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The esophagus is a long and hollow tube that stretches from the oral cavity and ends up in the abdomen. The main purpose of this tube is to transfer the food a person consumes to the stomach in order for it to be digested. Esophageal cancer is the type of cancer which develops in this tube, more precisely in certain layers of the esophagus. According to available data, this type of cancer is not reported very often in the United States. On the other hand, cancer of the esophagus is more frequent in Asia and certain parts of Africa.

Cancer Cells in Esophagus

When malignant or cancer cells form in the tissues of the esophagus a person is considered to be suffering from esophageal cancer. The wall of the esophagus consists of more than one layer and some of these are mucous membrane, muscles and connective tissue. The most usual place where the first cancer cells develop is the very lining of the esophagus. From there, cancer cells tend to spread outward through other layers as the disease progresses and the tumor grows.

Esophageal cancer has more than one type but there are two types which affect the majority of patients. Squamous cell carcinoma and adenocarcinoma are the names of these two types. Both of them are named after the type of cells from which they stem. Squamous cells are thin and flat cells located in the lining of the esophagus. Squamous cell carcinoma can develop in any part of the esophagus but it is usually located in the upper and middle part of the organ. This type of esophageal cancer is also known under the name epidermoid carcinoma. As for adenocarcinoma of the esophagus, the tumor initially affects glandular or secretory cells. The role of these cells is to produce and release certain fluids like mucus for instance. These cells are located in the lining of the esophagus as well. Unlike squamous cell carcinoma, adenocarcinoma mostly starts in the lower part of the organ.

Every cancer has more chance to be cured and successfully treated if it is diagnosed in early stages. The mentioned also refers to cancer of the esophagus and this is why people need to react as soon as they notice any abnormalities that may point to the presence of esophageal cancer. However, many times patients turn to their doctors when the tumor is relatively large and the disease has significantly progressed. Painful and difficulty swallowing and weight loss are considered to be typical signs of this type of cancer. Additionally, some patients may complain about pain behind the breastbone, cough and hoarseness as well as indigestion and heartburn. Since such patients cannot eat and introduce sufficient amount of calories into their bodies, they rapidly lose weight.

When a person comes to the hospital complaining of these symptoms, the doctor will order certain tests in order to determine whether he or she is suffering from esophageal cancer. Chest x-ray and barium swallow are two tests which the doctor prefer to use when suspect cancer of the esophagus.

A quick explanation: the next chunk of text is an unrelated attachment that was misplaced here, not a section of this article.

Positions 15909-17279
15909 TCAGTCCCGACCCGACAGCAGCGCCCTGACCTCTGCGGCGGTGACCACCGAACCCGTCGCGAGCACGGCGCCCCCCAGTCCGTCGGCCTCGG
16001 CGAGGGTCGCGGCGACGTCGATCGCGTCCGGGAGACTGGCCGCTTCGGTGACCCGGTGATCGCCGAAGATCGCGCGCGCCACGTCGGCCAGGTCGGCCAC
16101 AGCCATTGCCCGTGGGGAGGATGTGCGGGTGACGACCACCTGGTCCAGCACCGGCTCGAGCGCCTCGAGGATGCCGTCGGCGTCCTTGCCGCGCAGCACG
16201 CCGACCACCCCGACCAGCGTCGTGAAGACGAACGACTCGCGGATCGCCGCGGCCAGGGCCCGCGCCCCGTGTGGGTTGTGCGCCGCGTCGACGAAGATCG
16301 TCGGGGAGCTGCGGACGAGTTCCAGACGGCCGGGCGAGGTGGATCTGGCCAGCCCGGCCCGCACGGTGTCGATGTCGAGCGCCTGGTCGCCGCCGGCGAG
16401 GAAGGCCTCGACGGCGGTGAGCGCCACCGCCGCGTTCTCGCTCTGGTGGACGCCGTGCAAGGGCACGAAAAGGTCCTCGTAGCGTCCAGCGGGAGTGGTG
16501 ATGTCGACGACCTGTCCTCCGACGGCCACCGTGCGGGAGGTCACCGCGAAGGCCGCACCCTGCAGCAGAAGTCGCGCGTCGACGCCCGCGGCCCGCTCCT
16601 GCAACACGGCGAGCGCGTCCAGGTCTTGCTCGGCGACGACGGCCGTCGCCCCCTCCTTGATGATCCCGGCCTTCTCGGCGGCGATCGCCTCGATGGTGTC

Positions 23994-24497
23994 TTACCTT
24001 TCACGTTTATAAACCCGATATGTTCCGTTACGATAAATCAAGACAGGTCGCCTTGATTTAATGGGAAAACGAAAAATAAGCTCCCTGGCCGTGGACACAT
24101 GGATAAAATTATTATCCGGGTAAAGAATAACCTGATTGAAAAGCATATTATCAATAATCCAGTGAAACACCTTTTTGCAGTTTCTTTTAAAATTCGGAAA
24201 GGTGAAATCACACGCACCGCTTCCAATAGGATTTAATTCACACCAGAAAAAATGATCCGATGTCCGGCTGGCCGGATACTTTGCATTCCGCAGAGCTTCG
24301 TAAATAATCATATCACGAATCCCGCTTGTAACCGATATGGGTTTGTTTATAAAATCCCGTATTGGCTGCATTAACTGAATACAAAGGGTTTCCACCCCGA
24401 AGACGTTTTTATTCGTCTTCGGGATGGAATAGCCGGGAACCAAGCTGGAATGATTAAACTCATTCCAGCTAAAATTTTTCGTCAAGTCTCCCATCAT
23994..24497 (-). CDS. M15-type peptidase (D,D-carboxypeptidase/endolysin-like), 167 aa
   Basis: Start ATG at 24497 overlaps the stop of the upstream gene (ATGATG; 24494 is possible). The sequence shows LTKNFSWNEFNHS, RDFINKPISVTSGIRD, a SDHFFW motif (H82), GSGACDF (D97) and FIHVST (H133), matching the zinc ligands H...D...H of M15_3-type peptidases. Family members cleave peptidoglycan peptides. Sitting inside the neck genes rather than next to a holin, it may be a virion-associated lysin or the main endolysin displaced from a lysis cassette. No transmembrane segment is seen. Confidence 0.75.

Esophageal Cancer Risk Factors

A risk factor is anything that can increase the chance of developing a certain disease. Every type of cancer has risk factors and some can be avoided while on others a person cannot have any influence. Tobacco use and heavy alcohol drinking are risk factors a person can avoid. Individuals may also avoid drinking very hot liquids, being obese and eating foods preserved in lye. Another risk factor for esophageal cancer is Barrett esophagus, a condition where the cells lining the lower portion of the organ have changed into i.e. have been replaced with abnormal cells. These abnormal cells can easily transform into malignant cells. Gastric reflux is the main cause of this condition. Older age, being male and being African-American are some of the risk factors on which a person unfortunately cannot have any influence.

Since no cancer type is easily treated, prevention is an essential action that every person should take. Prevention will decrease the chance of developing any type of cancer but it does not mean that a person will not get cancer. The available data show that prevention has lowered the number of deaths caused by cancer. Regular exercise and a healthy diet are considered to be significant protective factors for a lot of cancer types. The best ways to prevent cancer are making certain changes in lifestyle and eating habits, avoiding things that cause the cancer and taking medications which will treat precancerous conditions.

However, if the person does not succeed in preventing developing cancer, he or she should be aware of certain complications which may occur as the cancer of the esophagus advances. Obstruction and bleeding of the esophagus, pain, severe weight loss and coughing are only some of the possible complications.

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